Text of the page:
By March 31, 3,100 acceptance letters for spots in Hopkins' Class of 2003 had been mailed to high school seniors all over the country and around the world. Those acceptances are the result of what was perhaps the most highly selective admission process in Hopkins history.
This was made possible by a large increase in the applicant pool, targeted recruitment activities by the offices of Admissions and Financial Aid and by a $21 million gift from Hopkins board of trustees chair Michael Bloomberg, part of a larger pledge, that was earmarked for student aid. Of those students offered admission, about 980 are estimated to enter Hopkins next fall.
"We admitted fewer students this year than in the past primarily because we believe that Mr. Bloomberg's gift will help to increase the proportion of students who accept our offer of admission," said Robert Massa, dean of enrollment.
"Since the average SAT scores of this admitted class are at an all-time high of 1430, competition for these students among our peer groups will be intense," he continued. "Now we will have to wait until the May 1 deadline [for the students' replies] to see the results."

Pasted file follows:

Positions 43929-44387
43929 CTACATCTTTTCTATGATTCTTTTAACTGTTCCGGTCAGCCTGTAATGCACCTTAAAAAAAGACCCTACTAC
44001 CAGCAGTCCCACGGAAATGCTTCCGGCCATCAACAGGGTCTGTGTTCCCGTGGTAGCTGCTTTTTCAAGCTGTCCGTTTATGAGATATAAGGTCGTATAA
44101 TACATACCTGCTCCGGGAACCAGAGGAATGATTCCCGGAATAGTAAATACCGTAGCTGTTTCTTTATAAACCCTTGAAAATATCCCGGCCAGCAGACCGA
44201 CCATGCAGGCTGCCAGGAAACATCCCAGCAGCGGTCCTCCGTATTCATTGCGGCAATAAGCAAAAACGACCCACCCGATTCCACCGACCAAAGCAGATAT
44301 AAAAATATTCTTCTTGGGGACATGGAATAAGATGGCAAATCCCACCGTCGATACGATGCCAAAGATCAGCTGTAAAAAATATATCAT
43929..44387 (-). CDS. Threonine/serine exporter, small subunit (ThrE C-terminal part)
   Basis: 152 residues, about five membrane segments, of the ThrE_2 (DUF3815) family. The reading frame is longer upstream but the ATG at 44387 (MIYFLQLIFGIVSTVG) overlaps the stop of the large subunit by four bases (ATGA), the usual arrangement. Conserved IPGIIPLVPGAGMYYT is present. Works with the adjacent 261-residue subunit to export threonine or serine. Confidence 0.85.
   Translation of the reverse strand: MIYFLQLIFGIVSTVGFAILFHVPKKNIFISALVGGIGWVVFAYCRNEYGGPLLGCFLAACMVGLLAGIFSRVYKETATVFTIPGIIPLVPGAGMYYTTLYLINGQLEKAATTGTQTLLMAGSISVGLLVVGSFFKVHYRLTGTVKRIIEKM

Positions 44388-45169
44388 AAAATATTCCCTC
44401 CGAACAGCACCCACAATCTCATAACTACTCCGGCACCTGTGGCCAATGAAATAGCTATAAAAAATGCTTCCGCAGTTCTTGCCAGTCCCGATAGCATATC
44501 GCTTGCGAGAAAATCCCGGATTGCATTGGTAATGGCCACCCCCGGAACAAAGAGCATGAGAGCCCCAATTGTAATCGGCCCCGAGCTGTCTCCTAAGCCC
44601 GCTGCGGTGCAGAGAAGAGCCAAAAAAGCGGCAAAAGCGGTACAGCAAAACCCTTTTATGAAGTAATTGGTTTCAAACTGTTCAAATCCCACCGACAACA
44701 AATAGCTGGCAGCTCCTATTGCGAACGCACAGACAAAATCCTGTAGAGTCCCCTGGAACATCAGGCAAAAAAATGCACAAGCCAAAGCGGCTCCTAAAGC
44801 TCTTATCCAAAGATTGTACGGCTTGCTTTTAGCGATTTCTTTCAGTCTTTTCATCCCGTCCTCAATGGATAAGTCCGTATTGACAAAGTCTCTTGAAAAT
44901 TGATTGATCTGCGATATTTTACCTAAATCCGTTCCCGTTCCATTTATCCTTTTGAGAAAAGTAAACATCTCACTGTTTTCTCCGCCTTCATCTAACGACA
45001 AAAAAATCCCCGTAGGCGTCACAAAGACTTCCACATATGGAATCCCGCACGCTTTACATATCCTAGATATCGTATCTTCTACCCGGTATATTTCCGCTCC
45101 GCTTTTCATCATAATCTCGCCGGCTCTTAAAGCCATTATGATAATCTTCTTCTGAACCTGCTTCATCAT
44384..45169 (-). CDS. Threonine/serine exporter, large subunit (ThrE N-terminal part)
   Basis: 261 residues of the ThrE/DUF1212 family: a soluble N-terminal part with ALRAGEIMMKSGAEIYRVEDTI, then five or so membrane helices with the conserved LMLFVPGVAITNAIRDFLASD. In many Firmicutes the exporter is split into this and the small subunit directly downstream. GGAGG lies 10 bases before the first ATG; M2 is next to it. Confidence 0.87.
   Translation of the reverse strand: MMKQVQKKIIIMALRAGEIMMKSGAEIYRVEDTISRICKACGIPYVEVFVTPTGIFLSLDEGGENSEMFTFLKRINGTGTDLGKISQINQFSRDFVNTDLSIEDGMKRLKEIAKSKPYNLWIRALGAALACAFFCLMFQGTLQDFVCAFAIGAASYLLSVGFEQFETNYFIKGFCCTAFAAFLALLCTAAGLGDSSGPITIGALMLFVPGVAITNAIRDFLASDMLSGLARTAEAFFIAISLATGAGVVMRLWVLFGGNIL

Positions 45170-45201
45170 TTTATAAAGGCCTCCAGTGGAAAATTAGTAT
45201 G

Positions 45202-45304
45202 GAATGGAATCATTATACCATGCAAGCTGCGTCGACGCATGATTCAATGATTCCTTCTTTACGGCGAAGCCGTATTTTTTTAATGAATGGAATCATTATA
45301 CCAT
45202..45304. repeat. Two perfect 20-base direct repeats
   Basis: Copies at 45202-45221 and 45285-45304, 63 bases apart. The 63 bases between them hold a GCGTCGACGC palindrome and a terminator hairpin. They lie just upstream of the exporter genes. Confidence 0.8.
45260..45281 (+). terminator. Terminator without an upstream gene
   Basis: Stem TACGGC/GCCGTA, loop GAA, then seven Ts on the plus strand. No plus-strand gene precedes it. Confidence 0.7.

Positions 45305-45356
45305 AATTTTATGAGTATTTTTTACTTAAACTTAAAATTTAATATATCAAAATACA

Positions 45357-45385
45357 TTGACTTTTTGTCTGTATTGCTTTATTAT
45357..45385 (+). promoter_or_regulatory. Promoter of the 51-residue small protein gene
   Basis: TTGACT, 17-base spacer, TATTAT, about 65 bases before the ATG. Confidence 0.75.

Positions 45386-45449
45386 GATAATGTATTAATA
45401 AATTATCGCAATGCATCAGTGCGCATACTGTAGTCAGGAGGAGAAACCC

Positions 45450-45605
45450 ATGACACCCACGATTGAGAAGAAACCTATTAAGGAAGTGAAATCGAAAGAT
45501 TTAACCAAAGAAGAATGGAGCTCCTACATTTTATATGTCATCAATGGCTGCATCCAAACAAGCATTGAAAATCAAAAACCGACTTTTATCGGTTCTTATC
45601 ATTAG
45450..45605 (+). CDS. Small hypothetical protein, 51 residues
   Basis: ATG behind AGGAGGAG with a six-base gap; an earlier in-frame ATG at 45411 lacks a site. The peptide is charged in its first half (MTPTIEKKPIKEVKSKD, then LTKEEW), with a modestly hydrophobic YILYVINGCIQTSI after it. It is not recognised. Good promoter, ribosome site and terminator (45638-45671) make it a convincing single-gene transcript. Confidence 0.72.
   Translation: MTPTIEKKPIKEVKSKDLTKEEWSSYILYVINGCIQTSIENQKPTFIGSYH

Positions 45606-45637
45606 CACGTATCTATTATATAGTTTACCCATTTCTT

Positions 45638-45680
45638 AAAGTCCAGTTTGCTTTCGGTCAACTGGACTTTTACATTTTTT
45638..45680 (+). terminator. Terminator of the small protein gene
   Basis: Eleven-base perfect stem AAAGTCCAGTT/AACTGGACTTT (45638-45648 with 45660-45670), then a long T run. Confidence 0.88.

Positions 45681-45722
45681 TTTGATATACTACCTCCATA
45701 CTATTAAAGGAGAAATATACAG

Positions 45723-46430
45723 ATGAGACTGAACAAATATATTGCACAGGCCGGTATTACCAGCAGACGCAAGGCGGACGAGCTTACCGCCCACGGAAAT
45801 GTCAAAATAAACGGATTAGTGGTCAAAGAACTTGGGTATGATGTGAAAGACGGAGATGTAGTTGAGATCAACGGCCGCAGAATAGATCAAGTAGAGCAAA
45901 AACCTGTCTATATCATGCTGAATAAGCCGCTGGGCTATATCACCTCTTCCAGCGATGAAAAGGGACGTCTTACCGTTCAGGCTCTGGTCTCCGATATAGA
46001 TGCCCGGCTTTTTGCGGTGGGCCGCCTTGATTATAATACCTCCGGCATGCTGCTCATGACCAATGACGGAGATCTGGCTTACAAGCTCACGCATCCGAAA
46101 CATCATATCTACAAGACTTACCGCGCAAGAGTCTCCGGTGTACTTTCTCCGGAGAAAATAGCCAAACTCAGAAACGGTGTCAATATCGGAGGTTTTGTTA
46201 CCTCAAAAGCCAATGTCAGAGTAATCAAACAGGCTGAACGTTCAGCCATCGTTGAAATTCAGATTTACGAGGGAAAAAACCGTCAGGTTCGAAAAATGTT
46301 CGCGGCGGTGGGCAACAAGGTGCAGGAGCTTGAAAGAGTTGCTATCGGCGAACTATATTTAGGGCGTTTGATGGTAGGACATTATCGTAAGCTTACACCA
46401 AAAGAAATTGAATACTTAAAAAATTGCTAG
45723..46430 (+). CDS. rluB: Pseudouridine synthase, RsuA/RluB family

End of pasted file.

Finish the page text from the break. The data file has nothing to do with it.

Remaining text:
"This is going to be a wonderful class," said Paul White, director of Admissions. "It's not just their SAT scores; these students are well-rounded, highly engaged students. It seems like every year for the past several years, the freshman classes are getting stronger and stronger. It makes you wonder where this is all going. It's exciting."
In the next two weeks, accepted students will have the opportunity to visit campus to find out more about life at Hopkins. Student forums, advising sessions, student activities forums, housing tours and sessions on financial aid will be offered to students and their parents on April 7, 12, 13, 15 and 17.